From Dust You Came, and To Dust You Shall Return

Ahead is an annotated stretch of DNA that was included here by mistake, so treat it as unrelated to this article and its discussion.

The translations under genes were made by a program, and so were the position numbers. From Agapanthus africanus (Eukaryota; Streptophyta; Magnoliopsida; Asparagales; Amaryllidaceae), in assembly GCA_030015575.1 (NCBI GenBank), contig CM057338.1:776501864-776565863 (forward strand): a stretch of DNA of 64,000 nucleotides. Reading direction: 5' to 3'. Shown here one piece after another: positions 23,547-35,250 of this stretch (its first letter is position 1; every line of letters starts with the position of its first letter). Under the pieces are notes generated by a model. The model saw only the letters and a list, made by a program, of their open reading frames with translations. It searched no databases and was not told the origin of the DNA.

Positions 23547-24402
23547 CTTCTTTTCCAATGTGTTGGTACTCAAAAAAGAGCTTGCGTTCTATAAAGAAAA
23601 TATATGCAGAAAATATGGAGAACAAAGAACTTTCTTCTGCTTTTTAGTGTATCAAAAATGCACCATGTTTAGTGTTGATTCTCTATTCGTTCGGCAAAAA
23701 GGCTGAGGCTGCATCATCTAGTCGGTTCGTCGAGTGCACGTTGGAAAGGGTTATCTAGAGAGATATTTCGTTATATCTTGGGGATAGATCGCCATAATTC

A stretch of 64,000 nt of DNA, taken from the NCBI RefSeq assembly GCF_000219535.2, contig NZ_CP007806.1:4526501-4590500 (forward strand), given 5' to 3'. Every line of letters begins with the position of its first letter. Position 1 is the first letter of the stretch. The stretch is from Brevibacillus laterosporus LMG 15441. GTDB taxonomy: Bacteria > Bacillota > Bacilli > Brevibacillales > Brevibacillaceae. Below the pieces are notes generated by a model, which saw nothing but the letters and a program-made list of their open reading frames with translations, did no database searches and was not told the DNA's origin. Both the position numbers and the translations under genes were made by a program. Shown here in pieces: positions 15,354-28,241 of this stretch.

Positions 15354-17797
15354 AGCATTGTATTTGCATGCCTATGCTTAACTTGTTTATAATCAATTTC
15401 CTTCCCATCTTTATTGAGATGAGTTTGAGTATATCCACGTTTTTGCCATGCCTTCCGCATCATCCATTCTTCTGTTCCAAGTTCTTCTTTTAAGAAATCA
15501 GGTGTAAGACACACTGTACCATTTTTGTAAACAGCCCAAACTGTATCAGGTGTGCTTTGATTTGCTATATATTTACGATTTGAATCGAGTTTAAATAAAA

arrogance and scandal is all too common and fear of death drives people to extremities, a service that seeks humility by reconciling us to our mortal fate might be something worth pausing over.If earlier ages when life was even harder than it is today sometimes wallowed in a spirituality of pain and denial, perhaps our age commits the opposite error. Ash Wednesday can summon us to a more balanced approach, reminding us that there is a time for everything, a time to mourn and a time to rejoice.In the end, though, Lent passes. Christianity is optimistic, holding that all the suffering of this world up to and including death itself, is the prelude to a richer, deeper life. A culture without faith is one that tries to deny and hide the reality of death; for Christians, acknowledging the reality of the dark and dismal side of life is possible precisely because we believe that sin and death don’t have the last word. Those smudges you see on some foreheads today aren’t really about doom and gloom; they are about a hope so bright and an optimism so astounding that even as we reflect on our sins and on the decay and the grave at the end of our earthly lives, we look forward to the prospect of everlasting life in the presence of inexhaustible love.